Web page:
If a bioreactor system is employed, all or a portion of the hydrogen sulfide off gas may be diverted to the bioreactor in order to increase the hydrogen sulfide concentration, prior to contact with the zinc solution in the secondary zinc sulfide precipitation contactors, or the copper depleted solution in the zinc precipitation contactor. If a bioreactor is not employed, the hydrogen sulfide concentration in the carrier gas is increased to between 8% and 12% v/v by the addition of sulfide reagents.
The dilution/carrier/and stripping gas is nitrogen or air. The dilution/carrier gas is nitrogen in the zinc sulfide contactor when a bioreactor is used to generate the hydrogen sulfide gas.
In view of the above, it will be seen that the several objects of the invention are achieved and other advantageous results attained.
When introducing elements of the present invention or the preferred embodiment(s) thereof, the articles “a”, “an”, “the” and “said” are intended to mean that there are one or more of the elements. The terms “comprising”, “including” and “having” are intended to be inclusive and mean that there may be additional elements other than the listed elements.
As various changes could be made in the above without departing from the scope of the invention, it is intended that all matter contained in the above description and shown in the accompanying drawings shall be interpreted as illustrative and not in a limiting sense.

Claims (29)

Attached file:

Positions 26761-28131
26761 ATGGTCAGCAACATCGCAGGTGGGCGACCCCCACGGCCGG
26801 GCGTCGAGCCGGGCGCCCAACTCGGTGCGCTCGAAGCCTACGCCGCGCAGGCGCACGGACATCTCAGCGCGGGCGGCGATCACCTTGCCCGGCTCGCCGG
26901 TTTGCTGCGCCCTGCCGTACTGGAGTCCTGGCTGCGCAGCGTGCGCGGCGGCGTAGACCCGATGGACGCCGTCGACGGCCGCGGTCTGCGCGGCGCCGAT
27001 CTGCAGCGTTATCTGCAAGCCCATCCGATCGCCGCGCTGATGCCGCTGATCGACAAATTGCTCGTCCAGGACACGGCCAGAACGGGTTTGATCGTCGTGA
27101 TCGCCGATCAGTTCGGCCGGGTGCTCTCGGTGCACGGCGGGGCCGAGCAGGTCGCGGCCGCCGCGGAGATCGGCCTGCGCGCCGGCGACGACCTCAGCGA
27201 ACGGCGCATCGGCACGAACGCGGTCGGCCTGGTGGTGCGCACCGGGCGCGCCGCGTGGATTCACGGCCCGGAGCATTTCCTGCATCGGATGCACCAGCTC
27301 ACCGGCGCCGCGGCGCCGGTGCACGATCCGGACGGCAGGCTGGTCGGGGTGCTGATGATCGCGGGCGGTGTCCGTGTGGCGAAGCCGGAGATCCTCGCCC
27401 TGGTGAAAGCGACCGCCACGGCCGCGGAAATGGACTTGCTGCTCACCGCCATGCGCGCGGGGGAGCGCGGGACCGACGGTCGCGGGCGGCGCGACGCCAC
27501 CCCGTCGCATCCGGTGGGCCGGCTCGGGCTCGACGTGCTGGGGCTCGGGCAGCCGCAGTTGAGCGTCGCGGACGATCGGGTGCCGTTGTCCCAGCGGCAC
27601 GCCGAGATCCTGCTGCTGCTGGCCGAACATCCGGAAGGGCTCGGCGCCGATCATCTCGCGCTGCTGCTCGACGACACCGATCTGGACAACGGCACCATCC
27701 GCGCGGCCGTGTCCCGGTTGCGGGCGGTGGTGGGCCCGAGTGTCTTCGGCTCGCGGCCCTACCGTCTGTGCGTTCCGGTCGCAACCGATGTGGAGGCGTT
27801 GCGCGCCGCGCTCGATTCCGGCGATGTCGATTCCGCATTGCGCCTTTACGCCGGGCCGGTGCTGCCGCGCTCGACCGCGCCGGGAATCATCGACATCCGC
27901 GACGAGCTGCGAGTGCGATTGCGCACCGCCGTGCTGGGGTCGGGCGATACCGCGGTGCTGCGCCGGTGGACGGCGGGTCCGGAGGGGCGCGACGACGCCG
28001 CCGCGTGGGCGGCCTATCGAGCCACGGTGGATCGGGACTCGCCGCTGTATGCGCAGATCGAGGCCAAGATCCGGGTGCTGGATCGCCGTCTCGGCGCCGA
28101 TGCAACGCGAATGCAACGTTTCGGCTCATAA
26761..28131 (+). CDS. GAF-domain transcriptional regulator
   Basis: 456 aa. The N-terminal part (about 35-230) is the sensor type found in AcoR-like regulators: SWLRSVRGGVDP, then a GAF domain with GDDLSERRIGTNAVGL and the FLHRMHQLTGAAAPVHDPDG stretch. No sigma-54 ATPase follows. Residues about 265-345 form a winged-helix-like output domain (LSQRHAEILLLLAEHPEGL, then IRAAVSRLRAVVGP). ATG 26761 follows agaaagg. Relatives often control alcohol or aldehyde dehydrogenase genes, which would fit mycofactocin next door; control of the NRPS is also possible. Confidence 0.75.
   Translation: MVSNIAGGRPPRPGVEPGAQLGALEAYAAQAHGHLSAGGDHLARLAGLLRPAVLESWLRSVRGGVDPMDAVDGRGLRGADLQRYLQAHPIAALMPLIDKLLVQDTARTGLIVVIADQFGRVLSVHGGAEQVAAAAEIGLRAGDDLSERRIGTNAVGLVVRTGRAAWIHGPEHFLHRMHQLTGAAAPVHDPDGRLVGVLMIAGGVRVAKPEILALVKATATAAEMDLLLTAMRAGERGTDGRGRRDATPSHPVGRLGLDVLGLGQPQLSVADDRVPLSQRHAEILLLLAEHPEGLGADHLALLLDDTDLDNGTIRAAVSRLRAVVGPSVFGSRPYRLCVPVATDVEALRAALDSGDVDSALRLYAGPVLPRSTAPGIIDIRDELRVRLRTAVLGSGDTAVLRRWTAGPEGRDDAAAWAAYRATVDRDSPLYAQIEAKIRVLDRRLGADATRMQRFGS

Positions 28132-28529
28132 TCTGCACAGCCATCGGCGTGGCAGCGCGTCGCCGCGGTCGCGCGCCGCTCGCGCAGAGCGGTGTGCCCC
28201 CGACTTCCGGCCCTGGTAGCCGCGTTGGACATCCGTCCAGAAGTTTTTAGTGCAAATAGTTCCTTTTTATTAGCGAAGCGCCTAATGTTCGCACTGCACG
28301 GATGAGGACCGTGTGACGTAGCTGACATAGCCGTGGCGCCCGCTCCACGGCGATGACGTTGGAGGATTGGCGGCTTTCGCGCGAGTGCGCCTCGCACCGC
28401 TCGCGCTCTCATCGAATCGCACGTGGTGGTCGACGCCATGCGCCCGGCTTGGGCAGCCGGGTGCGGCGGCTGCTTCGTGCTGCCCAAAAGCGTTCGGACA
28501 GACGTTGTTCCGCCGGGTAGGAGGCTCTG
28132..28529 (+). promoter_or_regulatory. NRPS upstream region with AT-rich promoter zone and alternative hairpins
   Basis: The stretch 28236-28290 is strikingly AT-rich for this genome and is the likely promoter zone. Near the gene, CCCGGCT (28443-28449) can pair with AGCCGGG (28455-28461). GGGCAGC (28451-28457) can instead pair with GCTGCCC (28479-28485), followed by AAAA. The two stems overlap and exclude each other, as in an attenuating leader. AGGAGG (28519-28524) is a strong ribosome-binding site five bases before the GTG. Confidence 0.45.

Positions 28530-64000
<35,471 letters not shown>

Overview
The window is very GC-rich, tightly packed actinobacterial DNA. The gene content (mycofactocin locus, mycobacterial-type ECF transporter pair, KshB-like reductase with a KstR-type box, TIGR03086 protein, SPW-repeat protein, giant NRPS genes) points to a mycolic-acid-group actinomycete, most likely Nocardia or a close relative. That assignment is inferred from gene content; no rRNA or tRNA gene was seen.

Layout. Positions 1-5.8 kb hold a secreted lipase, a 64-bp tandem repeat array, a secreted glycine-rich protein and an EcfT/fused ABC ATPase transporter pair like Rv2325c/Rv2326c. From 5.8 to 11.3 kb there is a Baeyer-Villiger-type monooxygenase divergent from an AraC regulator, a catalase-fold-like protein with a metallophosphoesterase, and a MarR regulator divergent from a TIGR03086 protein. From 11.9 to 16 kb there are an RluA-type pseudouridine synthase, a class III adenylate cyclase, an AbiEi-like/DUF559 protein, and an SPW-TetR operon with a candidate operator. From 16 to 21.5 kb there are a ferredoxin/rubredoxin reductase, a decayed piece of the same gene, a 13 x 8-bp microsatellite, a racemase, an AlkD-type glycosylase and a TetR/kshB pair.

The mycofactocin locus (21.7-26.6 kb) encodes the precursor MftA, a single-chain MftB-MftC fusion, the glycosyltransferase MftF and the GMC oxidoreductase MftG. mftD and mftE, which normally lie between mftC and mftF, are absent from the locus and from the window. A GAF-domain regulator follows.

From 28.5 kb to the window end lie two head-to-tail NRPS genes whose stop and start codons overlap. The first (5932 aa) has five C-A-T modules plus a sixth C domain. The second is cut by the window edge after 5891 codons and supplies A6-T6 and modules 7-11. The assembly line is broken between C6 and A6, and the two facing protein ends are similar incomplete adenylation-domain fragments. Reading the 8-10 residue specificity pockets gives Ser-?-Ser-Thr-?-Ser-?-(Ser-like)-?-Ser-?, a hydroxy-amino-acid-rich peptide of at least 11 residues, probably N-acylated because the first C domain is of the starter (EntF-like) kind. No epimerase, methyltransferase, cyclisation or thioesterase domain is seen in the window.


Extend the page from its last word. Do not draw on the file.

What is claimed is:
1. A method for recovering copper ions and zinc ions from an aqueous solution comprising iron ions, copper ions, and zinc ions by selective precipitation, the method comprising:
(a) adjusting the pH of the aqueous solution to a pH sufficient to precipitate the iron ions as an iron oxy-hydroxide compound while avoiding the precipitation of compounds of copper and zinc thereby yielding an iron oxy-hydroxide precipitate and an iron-depleted aqueous solution comprising copper ions and zinc ions;
(b) contacting the iron-depleted aqueous solution with a source of sulfide ion comprising hydrogen sulfide to precipitate the copper ions as a copper sulfide while avoiding the precipitation of the sulfide of zinc thereby yielding copper sulfide precipitate and a copper-depleted aqueous solution comprising zinc ions; and
(c) contacting the copper-depleted aqueous solution with a source of sulfide ion comprising hydrogen sulfide in a concentration sufficient to precipitate the zinc ions as a zinc sulfide wherein co-precipitation of aluminum hydroxide and gypsum therewith is avoided;